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|Title: ||The implications to growers of moving to merino fine wool production in intensive production systems|
|Author: ||Smith, S. W.|
|Degree: ||Bachelor of Agricultural Science|
|Institution: ||University of Canterbury|
|Date: ||1989 |
|Item Type: ||Dissertation|
|Abstract: ||A review of both Australian and New Zealand literature was undertaken to identify
the management factors requiring consideration when running Merino stock under
intensive production systems. Emphasis was placed on determining:
- the effects of varying levels of nutrition on fine wool characteristics and
- areas where animal health programmes may differ between Crossbred and
- factors which are likely affect the profitability of running Merino stock
classes under intensive conditions.
Under a stated set of production parameters it was estimated that a Merino ewe and
Merino wether are equivalent to 0.83 and 0.47 stock units respectively. Therefore
allowing them to be exchanged for Crossbred ewes within a productive system for 1.2
and 2.1 Merino wethers respectively.
Merino stock class production performances were gained from an informal farmer
survey, these along with Farm Class Six stock parameters and current price estimates,
were used to develop a financial analysis determining the profitably of diversifying from
an intensively run Crossbred ewe flock to an equivalent Merino ewe or Merino wether
flock (replacements purchased annually). Both fine wool scenarios were determined to
be more profitable than the Crossbred policy, although the highest return will be realised
with the adoption of the Merino ewe policy. The annual return above that of a Crossbred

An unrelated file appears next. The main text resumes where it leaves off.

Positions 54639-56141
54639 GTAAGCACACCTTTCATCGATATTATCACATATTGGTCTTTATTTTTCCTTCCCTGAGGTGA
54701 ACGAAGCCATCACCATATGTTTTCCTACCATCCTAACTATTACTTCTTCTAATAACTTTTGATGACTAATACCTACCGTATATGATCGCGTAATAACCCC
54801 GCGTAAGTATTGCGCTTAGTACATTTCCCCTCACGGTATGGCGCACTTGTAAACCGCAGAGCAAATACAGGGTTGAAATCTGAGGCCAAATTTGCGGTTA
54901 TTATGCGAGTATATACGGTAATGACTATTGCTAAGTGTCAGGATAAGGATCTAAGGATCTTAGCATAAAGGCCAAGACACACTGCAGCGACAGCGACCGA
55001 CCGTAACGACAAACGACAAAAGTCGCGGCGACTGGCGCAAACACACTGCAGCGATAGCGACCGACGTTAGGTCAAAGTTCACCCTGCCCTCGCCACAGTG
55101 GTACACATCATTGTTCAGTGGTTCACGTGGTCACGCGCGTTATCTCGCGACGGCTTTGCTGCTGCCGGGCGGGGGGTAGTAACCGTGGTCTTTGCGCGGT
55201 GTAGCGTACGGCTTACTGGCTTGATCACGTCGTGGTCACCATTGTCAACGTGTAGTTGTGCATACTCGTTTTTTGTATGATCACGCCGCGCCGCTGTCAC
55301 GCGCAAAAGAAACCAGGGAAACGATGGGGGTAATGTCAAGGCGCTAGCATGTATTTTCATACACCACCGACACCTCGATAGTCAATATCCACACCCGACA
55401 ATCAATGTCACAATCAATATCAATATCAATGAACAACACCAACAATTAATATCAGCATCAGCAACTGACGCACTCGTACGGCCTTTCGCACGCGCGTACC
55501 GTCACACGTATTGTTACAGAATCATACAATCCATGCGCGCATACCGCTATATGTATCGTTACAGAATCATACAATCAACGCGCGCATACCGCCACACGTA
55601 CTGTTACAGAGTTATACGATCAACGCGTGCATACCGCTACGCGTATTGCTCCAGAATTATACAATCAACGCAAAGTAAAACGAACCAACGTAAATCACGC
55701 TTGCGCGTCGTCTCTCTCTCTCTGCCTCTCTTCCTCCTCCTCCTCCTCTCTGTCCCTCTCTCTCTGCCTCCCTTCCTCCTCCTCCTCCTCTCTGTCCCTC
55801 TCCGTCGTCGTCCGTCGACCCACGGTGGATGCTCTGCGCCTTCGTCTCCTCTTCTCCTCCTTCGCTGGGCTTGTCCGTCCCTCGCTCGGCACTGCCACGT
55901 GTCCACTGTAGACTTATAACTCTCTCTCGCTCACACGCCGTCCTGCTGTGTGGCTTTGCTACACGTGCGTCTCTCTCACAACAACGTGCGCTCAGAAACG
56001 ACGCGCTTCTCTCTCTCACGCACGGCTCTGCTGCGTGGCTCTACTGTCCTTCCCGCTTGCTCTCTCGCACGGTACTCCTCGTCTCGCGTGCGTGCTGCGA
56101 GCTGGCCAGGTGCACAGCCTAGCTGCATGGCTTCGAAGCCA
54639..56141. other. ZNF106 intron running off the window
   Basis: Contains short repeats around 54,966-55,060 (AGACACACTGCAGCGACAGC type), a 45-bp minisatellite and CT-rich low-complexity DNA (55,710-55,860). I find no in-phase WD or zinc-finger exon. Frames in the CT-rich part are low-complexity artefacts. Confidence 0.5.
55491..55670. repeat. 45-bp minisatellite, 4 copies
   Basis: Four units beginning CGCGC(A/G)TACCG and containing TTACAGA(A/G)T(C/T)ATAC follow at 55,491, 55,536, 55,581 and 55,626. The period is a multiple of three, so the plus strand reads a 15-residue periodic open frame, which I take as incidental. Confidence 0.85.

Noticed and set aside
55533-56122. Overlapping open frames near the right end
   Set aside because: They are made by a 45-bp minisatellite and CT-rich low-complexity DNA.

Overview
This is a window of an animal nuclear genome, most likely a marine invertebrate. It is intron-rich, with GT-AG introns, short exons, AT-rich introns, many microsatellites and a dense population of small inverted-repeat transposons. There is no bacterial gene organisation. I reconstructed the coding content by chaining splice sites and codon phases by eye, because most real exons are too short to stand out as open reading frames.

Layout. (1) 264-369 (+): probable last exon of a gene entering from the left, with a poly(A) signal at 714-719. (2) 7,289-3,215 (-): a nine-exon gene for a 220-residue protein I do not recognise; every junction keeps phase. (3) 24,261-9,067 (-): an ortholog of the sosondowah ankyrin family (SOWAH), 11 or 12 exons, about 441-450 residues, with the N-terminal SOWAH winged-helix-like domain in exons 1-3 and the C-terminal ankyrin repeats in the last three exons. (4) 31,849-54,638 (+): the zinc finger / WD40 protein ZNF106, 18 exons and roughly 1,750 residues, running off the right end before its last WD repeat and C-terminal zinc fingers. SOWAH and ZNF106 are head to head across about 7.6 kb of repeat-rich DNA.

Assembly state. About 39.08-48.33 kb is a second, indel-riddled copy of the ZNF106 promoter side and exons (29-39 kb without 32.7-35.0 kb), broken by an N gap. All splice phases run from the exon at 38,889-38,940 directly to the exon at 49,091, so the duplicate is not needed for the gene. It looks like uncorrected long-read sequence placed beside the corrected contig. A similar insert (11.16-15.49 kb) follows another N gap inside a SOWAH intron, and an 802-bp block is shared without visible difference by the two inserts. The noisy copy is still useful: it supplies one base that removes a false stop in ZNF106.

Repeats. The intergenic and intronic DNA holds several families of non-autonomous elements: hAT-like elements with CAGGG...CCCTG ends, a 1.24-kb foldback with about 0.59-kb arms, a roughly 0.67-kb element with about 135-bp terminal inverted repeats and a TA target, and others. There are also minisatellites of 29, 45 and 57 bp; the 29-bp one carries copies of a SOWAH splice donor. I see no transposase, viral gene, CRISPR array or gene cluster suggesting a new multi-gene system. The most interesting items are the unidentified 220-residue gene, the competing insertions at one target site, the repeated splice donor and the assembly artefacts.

ewe self replacing flock was estimated to be $ 29.78/s.u and $ 19.9l/s.u for the Merino
ewe (self replacing flock) and Merino wether (replacements purchased annually) policies
Other factors besides profitability, in favour of the Merino ewe policy over the Merino
wether policy include:
- better fit between feed demand and pasture supply; - flexibility of prime lamb production when terminal sires are used;
- income is not solely reliant upon fine wool prices;
- ability to increase the genetic worth of the flock.
Sensitivity analyses were developed for the price and production parameters
identified as having the largest influence on the profitability of diversifying from a
Crossbred flock to an equivalent (1000 s.u) Merino flock.
It was determined that it will remain profitable for for Crossbred farmers to diversify
into a fine wool producing flock if:
- clean wool price ratios do not fall to or below 1.06 for the Merino ewe
policy and 10.9 for the Merino wether policy, Ceterus paribus;
- Merino ewe purchase prices do not exceed $242/s.u. or $ 20l/s.u. for the
Merino wether policy Ceterus paribus;
- Merino wool production does not fall below 1.85 kg/s.u. or 5.07 kg/s.u for
the Merino wether policy Ceterus paribus;
- Crossbred lamb prices do not rise to or above $74 for the Merino ewe
scenarios and $59 for the Merino wether policy Ceterus paribus.
Given that the assumed production and price estimates are realised.|
|Supervisor: ||Cottle, D. C.|
Fleming, P. H.
|Persistent URL (URI): ||http://hdl.handle.net/10182/3817|
|Access Rights: ||Digital thesis can be viewed by current staff and students of Lincoln University only.|
|Appears in Collections:||Department of Agricultural Management and Property Studies|
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